The CONCACAF Champions League will get a revamped format starting in late 2023, including a bigger, but more regionalized group stage in the fall and a 16-team knockout round in the spring.
The expanded group stage in the fall will regionalize clubs from North America, Central America and the Caribbean. North America will include 20 teams from Canada, Mexico and the U.S., with the teams split into four groups of five teams each. Each team will play a total of four group stage matches, two home and two away. The top two teams will advance from each group, along with three more teams that will qualify via a play-in round.
The current format of the CONCACAF Champions League will remain in place for the 2021, 2022 and 2023 editions. In 2023 it will be a transition year with the last edition under the current format played in the spring, prior to the group stage of the new format commencing in the fall.
“This is a hugely important development for CONCACAF and for club football in our region. The CONCACAF Champions League has grown impressively in recent years, but this new format will transform the competition and significantly increase its relevance throughout our confederation and globally,” said CONCACAF president and FIFA vice president, Victor Montagliani.
“It will elevate clubs and leagues throughout CONCACAF with more exciting regional matchups that we know fans want to see. It will also provide a very competitive pathway to the FIFA Club World Cup as clubs from our region strive to succeed on the international stage”
Montagliani said he was not worried about possible fixture congestion in North America in the fall, and that both Liga MX and MLS were on board with the changes.
“It was not so much a hard sell. I think [MLS and Liga MX] were supportive right from the get go,” he said. “We have already gotten that sort of agreement and sign-off by all the leagues, in all our regions, including MLS, Liga MX, the Canadian League, because if you look at the format of our group stage, we’ve actually done in a very creative way, because they’re all meaningful games.
“And the MLS knows that their relevancy now — they’ve had tremendous growth over the last 25 years — but they need to take the next stage where the next stage for them is international relevancy. And this is going to be done in the [CCL].”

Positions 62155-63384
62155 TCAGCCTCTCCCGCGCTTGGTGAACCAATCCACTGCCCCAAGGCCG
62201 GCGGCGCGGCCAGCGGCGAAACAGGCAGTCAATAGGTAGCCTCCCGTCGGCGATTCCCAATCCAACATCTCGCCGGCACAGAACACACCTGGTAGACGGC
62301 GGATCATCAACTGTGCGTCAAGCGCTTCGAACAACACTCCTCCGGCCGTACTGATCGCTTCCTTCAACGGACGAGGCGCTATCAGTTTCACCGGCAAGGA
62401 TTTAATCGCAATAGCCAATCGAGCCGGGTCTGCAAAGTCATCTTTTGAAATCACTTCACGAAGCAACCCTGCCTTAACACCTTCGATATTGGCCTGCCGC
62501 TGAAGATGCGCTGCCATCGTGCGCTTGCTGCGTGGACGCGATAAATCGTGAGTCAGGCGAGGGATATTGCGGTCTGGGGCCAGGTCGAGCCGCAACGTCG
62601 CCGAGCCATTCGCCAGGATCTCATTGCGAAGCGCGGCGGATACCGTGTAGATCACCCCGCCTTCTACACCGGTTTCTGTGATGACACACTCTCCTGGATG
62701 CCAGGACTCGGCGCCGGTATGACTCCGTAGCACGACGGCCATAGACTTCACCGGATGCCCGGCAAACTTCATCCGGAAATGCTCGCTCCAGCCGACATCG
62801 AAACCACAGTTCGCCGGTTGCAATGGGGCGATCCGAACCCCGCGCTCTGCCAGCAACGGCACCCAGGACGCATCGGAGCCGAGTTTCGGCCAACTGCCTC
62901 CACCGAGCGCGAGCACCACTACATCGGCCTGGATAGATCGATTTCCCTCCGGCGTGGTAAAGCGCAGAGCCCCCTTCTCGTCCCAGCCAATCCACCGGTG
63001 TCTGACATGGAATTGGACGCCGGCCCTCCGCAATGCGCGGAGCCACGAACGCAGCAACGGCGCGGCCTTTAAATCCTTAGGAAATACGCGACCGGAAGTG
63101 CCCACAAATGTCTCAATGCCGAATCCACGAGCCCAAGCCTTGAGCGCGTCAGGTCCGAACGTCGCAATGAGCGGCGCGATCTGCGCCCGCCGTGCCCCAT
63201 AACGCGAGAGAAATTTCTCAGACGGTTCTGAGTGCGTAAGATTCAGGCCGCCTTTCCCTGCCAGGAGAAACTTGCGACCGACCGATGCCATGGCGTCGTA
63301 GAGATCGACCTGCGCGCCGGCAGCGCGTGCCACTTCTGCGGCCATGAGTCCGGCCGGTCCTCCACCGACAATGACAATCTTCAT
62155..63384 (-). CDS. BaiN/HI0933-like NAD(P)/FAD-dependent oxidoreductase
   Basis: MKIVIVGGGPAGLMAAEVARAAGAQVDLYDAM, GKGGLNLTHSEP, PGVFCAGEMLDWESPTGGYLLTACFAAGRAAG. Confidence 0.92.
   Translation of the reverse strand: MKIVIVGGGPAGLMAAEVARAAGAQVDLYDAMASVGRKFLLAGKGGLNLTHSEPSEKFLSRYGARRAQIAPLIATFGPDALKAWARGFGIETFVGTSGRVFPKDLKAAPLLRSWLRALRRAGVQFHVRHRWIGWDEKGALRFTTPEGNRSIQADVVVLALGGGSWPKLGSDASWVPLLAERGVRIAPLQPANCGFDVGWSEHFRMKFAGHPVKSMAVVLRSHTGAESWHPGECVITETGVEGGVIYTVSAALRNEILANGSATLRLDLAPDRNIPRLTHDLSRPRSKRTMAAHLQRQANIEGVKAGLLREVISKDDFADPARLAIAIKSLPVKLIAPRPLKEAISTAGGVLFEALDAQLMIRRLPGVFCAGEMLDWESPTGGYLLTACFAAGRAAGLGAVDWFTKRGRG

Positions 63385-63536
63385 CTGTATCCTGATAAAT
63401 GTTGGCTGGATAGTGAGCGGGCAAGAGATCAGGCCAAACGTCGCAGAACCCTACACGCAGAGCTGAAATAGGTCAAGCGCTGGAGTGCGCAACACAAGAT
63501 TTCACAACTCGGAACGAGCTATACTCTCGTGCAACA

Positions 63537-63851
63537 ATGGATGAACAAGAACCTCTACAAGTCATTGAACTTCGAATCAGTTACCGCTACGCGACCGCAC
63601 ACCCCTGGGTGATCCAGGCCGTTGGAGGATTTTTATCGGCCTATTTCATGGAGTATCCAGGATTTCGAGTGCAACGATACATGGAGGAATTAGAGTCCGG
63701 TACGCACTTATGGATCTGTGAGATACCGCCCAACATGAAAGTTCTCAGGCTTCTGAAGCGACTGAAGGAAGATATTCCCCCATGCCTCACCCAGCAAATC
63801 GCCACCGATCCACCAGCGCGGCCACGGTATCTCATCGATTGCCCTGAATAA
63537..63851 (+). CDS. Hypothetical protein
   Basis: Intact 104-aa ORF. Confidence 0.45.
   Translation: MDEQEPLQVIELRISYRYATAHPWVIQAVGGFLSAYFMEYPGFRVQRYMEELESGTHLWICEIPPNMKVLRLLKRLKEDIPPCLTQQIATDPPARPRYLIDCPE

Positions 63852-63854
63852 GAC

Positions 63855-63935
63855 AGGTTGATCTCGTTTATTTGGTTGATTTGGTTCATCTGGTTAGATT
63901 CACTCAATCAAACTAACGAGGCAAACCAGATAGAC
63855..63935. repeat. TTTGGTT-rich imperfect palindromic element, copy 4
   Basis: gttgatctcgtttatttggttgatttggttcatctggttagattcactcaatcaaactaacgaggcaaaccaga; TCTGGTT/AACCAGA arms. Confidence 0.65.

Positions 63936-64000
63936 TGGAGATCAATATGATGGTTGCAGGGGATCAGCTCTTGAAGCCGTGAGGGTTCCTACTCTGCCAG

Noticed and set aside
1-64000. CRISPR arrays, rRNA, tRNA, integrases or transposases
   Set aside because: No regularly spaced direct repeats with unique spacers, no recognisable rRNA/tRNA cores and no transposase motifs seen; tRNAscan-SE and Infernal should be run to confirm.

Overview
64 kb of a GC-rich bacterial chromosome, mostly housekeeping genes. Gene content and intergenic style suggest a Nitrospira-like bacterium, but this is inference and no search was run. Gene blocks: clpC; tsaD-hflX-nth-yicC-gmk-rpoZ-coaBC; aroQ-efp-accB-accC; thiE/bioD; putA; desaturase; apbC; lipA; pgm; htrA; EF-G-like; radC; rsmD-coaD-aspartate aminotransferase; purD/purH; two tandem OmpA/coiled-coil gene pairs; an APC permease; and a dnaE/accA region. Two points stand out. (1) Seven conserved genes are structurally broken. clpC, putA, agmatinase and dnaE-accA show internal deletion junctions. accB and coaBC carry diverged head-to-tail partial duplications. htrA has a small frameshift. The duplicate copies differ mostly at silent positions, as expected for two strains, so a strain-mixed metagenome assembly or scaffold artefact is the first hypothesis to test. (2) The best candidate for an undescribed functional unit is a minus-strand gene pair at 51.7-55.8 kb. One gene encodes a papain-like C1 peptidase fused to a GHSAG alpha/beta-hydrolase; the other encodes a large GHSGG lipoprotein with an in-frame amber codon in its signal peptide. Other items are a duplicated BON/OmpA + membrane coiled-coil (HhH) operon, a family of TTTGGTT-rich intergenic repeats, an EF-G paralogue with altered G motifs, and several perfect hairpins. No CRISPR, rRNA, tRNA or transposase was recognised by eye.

At least three of the 20 clubs from North America will hail from Canada, with two teams coming from the Canadian Premier League and another from the Canadian Championship. The three Canadian teams currently playing in MLS could also qualify through MLS competitions.
Twenty clubs from Belize, Costa Rica, El Salvador, Guatemala, Honduras, Nicaragua and Panama will comprise the Central American group. The teams will qualify through performance in domestic leagues as well as a new Central American Cup competition. The teams will be grouped into four groups of five. The top two finishers in each group will advance to a play-in round from which four teams will advance to the final 16.
The Caribbean group will be made up of 10 clubs, eight of which will qualify directly through professional leagues, while the remaining two through a Caribbean Cup competition. The two group winners will qualify for a play-in match, the winner of which will qualify for the CONCACAF Champions League knockout stage.
At least one qualifier to revamped CCL will be through Leagues Cup.
Montagliani added: “We are also very excited by the prospect of new Central American and Caribbean Cup competitions as part of this new ecosystem. They will provide great matchups between rival clubs and will further drive development of the club game within the respective regions.”
The Central American cup competition will replace the CONCACAF League.